Some U.S. airports have yoga rooms, some offer live music, some are known for free ping pong, and others are singled out for their likeliness to spread global pandemic. Welcome to LAX. The yellow curb is for wheezing only.
MIT researchers published in the journal PLoS ONE, the findings of a computer simulated global health crisis that points to the U.S. airports most likely to contribute to the inital spread of infectious disease.
The "early-time" spread simulation examined the first few days of a multiplying contagion, considering airport location, passenger travel behavior, connecting airport patterns, flight wait times, where the outbreak originates, and data from existing pandemic models.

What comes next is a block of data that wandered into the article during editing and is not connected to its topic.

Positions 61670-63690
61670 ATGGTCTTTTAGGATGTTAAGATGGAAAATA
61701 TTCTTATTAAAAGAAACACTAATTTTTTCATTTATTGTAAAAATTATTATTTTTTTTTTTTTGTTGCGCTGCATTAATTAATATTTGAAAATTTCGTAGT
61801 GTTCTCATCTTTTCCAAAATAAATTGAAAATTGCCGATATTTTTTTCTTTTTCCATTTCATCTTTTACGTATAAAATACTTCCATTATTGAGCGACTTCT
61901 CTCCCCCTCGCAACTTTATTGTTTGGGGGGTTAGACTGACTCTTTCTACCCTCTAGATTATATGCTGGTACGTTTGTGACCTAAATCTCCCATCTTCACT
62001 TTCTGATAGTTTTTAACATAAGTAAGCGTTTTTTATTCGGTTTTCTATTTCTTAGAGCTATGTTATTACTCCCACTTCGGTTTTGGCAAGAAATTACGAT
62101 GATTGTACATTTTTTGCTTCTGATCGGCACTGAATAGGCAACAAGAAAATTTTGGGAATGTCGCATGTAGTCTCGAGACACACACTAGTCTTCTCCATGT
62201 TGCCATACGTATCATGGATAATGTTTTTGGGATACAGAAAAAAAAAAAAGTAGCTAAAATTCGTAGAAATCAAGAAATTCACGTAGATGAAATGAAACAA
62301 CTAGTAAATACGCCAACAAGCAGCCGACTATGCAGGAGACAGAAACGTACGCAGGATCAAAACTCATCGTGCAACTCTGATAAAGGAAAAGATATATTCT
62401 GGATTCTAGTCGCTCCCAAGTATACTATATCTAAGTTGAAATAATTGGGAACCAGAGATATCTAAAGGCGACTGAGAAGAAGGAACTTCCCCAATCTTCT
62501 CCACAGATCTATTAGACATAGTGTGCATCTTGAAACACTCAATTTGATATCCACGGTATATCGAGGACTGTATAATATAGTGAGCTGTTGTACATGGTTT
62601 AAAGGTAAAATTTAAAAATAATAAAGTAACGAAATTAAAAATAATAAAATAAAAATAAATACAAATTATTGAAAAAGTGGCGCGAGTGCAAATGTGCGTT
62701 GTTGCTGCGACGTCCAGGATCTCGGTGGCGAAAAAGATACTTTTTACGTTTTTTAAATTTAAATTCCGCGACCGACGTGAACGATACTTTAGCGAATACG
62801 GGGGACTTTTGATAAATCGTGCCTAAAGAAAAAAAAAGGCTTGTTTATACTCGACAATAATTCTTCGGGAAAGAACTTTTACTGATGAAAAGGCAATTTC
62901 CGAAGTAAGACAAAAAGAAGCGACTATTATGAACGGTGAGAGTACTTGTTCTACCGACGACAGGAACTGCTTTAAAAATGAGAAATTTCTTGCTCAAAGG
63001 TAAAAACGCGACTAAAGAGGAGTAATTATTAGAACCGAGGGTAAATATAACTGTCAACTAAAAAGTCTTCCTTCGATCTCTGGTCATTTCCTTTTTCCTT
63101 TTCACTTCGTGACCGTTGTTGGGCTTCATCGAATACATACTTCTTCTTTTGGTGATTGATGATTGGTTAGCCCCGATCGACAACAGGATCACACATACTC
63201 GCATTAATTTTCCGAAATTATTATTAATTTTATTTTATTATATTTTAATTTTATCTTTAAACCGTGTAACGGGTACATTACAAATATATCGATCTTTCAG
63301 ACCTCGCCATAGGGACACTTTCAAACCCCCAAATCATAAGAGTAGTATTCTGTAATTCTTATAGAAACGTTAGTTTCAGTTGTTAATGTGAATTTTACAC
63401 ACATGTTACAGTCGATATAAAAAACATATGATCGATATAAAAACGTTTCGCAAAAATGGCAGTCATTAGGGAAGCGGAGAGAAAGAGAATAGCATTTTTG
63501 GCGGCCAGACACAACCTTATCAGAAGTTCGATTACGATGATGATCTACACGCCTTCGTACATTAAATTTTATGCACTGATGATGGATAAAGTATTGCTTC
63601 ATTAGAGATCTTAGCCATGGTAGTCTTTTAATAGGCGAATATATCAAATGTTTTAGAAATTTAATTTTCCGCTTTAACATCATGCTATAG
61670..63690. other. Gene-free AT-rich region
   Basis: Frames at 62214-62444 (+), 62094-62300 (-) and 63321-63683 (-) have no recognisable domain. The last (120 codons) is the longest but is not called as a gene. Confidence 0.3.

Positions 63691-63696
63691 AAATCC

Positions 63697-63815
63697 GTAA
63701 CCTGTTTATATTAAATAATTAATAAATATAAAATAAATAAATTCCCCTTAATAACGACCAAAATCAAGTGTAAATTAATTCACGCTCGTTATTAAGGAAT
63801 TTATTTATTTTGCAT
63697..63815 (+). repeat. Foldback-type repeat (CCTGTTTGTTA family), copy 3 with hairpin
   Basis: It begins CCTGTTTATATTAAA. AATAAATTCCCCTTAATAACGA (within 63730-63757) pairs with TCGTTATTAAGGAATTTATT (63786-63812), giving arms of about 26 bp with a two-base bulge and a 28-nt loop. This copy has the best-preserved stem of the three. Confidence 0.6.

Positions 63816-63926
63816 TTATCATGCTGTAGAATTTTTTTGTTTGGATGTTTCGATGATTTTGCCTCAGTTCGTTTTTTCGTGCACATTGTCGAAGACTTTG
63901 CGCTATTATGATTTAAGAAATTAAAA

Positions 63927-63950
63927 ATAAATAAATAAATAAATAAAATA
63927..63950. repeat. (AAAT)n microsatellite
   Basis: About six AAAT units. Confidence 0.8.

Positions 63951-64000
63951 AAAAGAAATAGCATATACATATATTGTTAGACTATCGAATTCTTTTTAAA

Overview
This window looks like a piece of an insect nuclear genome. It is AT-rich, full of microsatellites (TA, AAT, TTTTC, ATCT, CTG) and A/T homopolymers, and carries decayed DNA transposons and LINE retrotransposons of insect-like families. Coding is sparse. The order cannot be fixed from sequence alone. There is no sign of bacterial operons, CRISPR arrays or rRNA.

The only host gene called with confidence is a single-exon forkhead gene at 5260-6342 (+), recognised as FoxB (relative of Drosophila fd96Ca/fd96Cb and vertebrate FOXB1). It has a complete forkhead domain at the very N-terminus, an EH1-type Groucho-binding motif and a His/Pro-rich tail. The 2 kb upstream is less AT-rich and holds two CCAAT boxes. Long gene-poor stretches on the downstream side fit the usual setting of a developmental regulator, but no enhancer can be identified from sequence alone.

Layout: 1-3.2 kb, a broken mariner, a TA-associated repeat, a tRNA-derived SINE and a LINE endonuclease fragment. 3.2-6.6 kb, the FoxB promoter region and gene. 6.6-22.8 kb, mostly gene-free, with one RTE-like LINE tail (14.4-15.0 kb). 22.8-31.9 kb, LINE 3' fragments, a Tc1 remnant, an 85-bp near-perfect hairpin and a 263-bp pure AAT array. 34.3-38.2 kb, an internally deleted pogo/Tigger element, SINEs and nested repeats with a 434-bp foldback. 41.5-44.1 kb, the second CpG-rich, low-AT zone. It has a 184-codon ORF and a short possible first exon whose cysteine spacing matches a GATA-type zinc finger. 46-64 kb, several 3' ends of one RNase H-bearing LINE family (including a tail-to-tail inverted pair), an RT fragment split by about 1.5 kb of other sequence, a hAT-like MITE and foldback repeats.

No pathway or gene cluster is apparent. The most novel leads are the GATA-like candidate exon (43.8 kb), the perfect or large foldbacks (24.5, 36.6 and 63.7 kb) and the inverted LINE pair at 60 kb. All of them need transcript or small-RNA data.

Locations implicated in early spread stage were found to be different than locations posing a high risk later in the ordeal. The observation led to the identification of three airports deemed "early-time super-spreaders": JFK in New York, LAX in Los Angeles, and HNL in Honolulu.
In a news release, MIT professor and project researcher Ruben Juanes said, "The findings could form the basis for an initial evaluation of vaccine allocation strategies in the event of an outbreak, and could inform national security agencies of the most vulnerable pathways for biological attacks in a densely connected world."
Frequent fliers SARS and H1N1 both previously jetsetted their way to global pandemic status aboard humans aboard airplanes.